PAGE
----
The members of our team consisted of four women and six men. The men laid tile and painted rooms in our mission houses and the women taught sewing classes. Due to heavy rainfall the last couple of days, plus innumerable interruptions of all kinds in our schedule, they did not get to see the final transformation of the kitchen/dining area in our smaller house. The work continues. A member of the team was gracious enough to leave funds for Rodelin (our tile man) to complete the work instead. Next, comes the plumbing and the installing of the cabinets – all paid for by Trinity Church.

The women’s group were real troopers, for they had only non-electric Singer sewing machines with treadles to teach the young women that came. (I believe some of them may be considered antiques!) They were scheduled to work with four women and instead seven showed up! The thread kept breaking on all the machines, but somehow they managed to help the young ladies cut out patterns and sew their own aprons to take home with them. The ladies were so excited and eager to learn that they would have kept coming back for days if the team had been able to stay on. They reluctantly said “goodbye” to their teachers and asked if they would be back next year.

The team was also involved in ministry. They traveled to Belle-Hôtesse (our church plant in the countryside) and handed out candy to the schoolchildren there as well as to the kids at the school in Sainte-Philomène. The team’s leader, Vic Langel, ministered in at our annual youth conference on human sexuality and at our Sunday morning service in Petite-Anse. His message, “Does Jesus Really Care About Me?” deeply touched the hearts of our people. On Sunday night the whole team ministered during a healing service and many of Pastor Lefort’s members in Sainte-Philomène came forward for prayer.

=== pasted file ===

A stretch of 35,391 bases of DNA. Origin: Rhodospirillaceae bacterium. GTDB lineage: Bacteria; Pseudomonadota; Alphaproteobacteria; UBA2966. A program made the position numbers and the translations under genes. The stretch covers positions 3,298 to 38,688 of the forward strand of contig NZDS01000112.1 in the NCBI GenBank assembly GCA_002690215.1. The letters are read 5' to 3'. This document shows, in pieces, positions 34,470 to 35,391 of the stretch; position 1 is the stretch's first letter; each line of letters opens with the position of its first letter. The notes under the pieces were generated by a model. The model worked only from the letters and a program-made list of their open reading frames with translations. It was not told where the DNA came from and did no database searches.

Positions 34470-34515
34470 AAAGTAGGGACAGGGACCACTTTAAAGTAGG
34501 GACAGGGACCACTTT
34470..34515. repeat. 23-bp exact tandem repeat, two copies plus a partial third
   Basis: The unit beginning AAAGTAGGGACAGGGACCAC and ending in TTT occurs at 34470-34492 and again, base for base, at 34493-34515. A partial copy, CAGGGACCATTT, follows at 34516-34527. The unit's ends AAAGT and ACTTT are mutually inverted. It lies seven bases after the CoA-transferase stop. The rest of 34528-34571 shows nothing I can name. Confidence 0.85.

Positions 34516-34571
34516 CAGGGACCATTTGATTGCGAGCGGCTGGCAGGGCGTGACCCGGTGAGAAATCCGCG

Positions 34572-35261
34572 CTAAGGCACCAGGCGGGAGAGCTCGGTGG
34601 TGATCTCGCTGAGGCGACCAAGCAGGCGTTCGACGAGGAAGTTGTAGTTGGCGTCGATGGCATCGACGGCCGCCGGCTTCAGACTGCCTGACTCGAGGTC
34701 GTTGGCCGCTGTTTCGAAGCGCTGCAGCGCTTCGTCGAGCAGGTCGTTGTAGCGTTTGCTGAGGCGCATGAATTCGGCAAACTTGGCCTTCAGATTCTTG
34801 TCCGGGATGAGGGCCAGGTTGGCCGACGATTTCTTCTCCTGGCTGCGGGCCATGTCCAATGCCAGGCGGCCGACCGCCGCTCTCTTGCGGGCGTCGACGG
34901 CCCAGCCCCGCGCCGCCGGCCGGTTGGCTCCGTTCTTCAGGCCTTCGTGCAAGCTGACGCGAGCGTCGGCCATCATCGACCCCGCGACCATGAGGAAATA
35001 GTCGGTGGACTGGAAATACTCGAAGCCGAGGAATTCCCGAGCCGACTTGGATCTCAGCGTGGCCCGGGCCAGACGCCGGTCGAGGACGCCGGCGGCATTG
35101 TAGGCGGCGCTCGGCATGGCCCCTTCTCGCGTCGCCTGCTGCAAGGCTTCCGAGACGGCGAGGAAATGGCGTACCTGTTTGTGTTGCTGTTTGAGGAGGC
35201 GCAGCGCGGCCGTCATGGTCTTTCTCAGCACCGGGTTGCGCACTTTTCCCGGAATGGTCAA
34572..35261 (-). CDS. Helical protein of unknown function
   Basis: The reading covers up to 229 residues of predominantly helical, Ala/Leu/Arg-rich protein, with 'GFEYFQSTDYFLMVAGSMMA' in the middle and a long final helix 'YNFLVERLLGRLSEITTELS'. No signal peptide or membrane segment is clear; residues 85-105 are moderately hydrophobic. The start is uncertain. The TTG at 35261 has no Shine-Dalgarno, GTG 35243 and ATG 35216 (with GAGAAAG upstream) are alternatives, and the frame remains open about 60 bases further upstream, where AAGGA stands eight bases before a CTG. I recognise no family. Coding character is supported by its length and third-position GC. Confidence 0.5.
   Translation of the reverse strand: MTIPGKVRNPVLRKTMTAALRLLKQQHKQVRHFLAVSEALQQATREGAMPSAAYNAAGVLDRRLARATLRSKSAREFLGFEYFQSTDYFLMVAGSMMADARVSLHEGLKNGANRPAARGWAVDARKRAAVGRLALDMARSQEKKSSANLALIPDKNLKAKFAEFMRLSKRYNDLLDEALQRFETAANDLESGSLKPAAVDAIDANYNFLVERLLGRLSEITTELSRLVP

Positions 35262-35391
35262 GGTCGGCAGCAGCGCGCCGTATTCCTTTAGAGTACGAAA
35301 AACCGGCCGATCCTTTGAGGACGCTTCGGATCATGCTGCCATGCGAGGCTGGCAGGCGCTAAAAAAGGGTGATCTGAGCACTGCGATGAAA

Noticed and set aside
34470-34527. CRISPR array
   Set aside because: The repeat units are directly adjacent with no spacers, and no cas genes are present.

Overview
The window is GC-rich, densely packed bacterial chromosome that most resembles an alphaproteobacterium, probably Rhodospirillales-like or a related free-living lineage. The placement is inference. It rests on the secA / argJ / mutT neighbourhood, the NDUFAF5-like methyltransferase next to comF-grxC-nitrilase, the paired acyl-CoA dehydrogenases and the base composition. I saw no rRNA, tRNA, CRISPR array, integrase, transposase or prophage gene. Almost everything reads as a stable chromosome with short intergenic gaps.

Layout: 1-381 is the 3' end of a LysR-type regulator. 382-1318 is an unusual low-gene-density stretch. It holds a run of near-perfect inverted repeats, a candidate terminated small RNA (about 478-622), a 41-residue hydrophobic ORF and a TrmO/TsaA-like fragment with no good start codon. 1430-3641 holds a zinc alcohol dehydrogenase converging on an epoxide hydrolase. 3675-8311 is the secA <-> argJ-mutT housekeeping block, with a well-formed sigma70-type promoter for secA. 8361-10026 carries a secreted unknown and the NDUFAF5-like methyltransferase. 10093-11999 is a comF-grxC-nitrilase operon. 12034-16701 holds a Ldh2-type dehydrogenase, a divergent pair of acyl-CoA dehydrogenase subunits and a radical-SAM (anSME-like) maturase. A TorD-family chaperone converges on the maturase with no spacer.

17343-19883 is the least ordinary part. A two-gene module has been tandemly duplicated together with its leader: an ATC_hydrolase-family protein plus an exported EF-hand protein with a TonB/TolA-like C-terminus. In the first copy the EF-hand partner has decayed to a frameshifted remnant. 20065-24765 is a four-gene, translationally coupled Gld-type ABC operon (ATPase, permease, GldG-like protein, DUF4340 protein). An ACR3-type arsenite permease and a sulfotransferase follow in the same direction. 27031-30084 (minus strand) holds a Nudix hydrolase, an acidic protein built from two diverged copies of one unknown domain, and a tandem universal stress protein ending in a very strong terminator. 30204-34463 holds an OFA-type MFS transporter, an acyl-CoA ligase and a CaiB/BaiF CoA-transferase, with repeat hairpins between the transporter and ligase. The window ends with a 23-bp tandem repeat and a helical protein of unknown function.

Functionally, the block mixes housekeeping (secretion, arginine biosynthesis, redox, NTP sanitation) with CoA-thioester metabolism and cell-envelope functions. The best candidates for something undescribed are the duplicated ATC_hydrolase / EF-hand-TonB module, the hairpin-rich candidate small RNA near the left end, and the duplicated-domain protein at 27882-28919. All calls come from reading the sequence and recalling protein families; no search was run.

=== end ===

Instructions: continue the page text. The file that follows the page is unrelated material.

We thank the Lord for the servant attitude of this team. One of the team members even washed and massaged my tired, aching feet. Unfortunately, due to the heavy rains, we were not able to visit beautiful Cormier Plage (the beach). The team did, however, drive to Fort Liberté to have a look around. Fort Liberté is an old fort located close to the Dominican Border. Being from Tacoma where it rains over 200 days a year, they did not at all mind getting wet!

One member of the group (Jean-Yves) is Haitian and was returning with this team to his native land for the first time after having been gone since the young age of 17. He and his parents moved to the United States and he, now in his thirties, had not previously had the opportunity to return. When he heard Trinity was sending a team to Haiti, he jumped at the chance to set his feet on Haitian soil once again. It was sheer joy watching him relish the culture, the food, and speaking Creole with his fellow Haitians.

Although we truly miss the team, one of the members chose to stay and spend a couple of extra weeks with us. I guess he likes us! George is consoling us in the team’s absence and we are thrilled to have some continued fellowship from a fellow partner in the Gospel.